King's Arrow

King's Arrow

by Douglas Bond


Choose Expedited Shipping at checkout for guaranteed delivery by Thursday, August 22


Angus, Duncan’s younger brother, comes of age physically and spiritually as Scottish Covenanters face Highlanders at Drumclog. Amidst the conflict, Angus wrestles with Christ’s command to love their enemies.

Product Details

ISBN-13: 9780875527437
Publisher: Presbyterian and Reformed Publishing
Publication date: 07/28/2003
Series: Crown and Covenant Series
Pages: 224
Sales rank: 909,708
Product dimensions: 5.37(w) x 8.50(h) x 0.70(d)
Age Range: 10 - 14 Years

About the Author

Douglas Bond is the author of a number of books of historical fiction and biography. He and his wife have two daughters and four sons. Bond is an elder in the Presbyterian Church of America, a teacher, a conference speaker, and a leader of church history tours. Visit his website at

Customer Reviews

Most Helpful Customer Reviews

See All Customer Reviews

King's Arrow 5 out of 5 based on 0 ratings. 1 reviews.
HomeSchoolBookReview More than 1 year ago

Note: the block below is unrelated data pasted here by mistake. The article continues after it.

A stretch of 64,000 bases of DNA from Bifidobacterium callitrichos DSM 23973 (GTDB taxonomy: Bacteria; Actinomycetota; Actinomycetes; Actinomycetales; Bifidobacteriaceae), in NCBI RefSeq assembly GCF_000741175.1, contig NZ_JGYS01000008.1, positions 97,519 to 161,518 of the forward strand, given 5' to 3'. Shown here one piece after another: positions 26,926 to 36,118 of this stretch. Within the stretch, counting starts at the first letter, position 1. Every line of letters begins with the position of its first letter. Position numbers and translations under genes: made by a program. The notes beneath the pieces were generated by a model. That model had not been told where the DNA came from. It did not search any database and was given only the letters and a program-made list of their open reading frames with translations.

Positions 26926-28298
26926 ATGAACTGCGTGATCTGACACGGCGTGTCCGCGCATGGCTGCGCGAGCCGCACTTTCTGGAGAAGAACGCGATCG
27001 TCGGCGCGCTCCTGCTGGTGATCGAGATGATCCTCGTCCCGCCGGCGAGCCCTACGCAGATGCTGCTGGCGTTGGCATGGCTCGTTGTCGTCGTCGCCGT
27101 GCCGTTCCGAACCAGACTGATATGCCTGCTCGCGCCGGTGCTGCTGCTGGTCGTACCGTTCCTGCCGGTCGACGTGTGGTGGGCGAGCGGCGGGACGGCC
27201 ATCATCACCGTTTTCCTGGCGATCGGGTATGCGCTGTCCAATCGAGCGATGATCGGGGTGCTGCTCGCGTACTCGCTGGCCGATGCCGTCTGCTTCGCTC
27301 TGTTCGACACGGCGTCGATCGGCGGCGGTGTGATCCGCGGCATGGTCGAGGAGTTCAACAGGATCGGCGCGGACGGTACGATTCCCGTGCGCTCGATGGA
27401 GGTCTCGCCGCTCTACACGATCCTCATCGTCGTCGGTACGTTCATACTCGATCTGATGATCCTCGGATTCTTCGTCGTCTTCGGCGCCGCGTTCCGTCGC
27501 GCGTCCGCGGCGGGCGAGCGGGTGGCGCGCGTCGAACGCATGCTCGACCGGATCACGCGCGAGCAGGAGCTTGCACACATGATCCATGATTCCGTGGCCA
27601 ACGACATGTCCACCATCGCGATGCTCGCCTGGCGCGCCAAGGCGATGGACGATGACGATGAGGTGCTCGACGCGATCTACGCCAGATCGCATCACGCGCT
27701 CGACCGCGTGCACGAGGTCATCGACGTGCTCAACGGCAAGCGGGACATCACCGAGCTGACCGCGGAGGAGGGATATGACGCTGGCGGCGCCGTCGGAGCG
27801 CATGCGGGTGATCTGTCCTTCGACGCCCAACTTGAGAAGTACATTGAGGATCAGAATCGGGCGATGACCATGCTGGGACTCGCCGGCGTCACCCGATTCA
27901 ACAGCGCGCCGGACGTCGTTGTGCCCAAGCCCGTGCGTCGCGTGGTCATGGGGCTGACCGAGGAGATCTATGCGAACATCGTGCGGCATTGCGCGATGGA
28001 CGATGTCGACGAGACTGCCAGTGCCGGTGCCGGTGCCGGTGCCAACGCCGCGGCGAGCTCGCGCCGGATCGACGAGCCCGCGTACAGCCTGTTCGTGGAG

This is book two of the "Crown and Covenant" series. It is followed by book three Rebel's Keep (2004). After we read book one, Duncan's War, it took us three years to get to the sequels, but they are just as exciting. Set in the 1670s and 1680s, these books chronicle the persecution of the Scottish Covenanters by English kings Charles II and James II (both were Scottish Stuarts but Charles became Anglican and James was Catholic and both were intolerant of religious differences) and center around the fictional M'Kethe family, but many real individuals and incidents, especially the battles of Drumclog, Bothwell Brig, Airds Moss, and Loudon Keep, are woven into the story (maps are provided). Whereas the first book focuses on Duncan M'Kethe, who is just coming to manhood at the time of the battle of Rullion Green, the latter two books focus more on his younger brother Angus and his relationship to Duncan's young son Malcolm. There are some important questions discussed in the books. Is there ever a time when it is right to engage in carnal warfare and even to kill an enemy in defense of one's family, or are these things always wrong? This is an issue which New Testament Christians have discussed and debated for years, and it is interesting to see how others have dealt with it. Of course, if you want to avoid books that have warfare and killing in them, then you will not like these books. However, whether we agree with the outcome or not, we can still appreciate the willingness of these people to stand up and even die for their faith when called upon to do so. The stories also help us appreciate why our Founding Fathers placed so much importance on religious freedom. Rebel's Keep ends on a sad but hopeful note and sets the stage for the next series by Bond, "Guns and Thunder," with the M'Kethe family descendants in America.